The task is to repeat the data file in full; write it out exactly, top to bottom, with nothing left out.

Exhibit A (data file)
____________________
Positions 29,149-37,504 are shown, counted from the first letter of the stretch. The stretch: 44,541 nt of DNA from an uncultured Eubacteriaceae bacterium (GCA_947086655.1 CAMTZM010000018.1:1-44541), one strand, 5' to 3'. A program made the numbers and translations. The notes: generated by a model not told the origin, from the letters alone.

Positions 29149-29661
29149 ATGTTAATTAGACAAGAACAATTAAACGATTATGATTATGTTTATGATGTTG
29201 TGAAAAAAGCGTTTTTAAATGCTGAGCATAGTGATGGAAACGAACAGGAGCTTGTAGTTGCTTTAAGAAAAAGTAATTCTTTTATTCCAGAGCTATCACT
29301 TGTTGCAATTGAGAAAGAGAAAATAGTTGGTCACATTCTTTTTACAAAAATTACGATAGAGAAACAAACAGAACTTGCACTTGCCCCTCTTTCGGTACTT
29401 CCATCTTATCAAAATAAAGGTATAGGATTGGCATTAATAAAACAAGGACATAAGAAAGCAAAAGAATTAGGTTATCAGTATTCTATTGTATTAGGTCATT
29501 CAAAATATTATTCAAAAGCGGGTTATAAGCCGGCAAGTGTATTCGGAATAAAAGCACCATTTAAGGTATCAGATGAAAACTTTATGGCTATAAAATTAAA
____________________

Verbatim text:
Positions 29,149-37,504 are shown, counted from the first letter of the stretch. The stretch: 44,541 nt of DNA from an uncultured Eubacteriaceae bacterium (GCA_947086655.1 CAMTZM010000018.1:1-44541), one strand, 5' to 3'. A program made the numbers and translations. The notes: generated by a model not told the origin, from the letters alone.

Positions 29149-29661
29149 ATGTTAATTAGACAAGAACAATTAAACGATTATGATTATGTTTATGATGTTG
29201 TGAAAAAAGCGTTTTTAAATGCTGAGCATAGTGATGGAAACGAACAGGAGCTTGTAGTTGCTTTAAGAAAAAGTAATTCTTTTATTCCAGAGCTATCACT
29301 TGTTGCAATTGAGAAAGAGAAAATAGTTGGTCACATTCTTTTTACAAAAATTACGATAGAGAAACAAACAGAACTTGCACTTGCCCCTCTTTCGGTACTT
29401 CCATCTTATCAAAATAAAGGTATAGGATTGGCATTAATAAAACAAGGACATAAGAAAGCAAAAGAATTAGGTTATCAGTATTCTATTGTATTAGGTCATT
29501 CAAAATATTATTCAAAAGCGGGTTATAAGCCGGCAAGTGTATTCGGAATAAAAGCACCATTTAAGGTATCAGATGAAAACTTTATGGCTATAAAATTAAA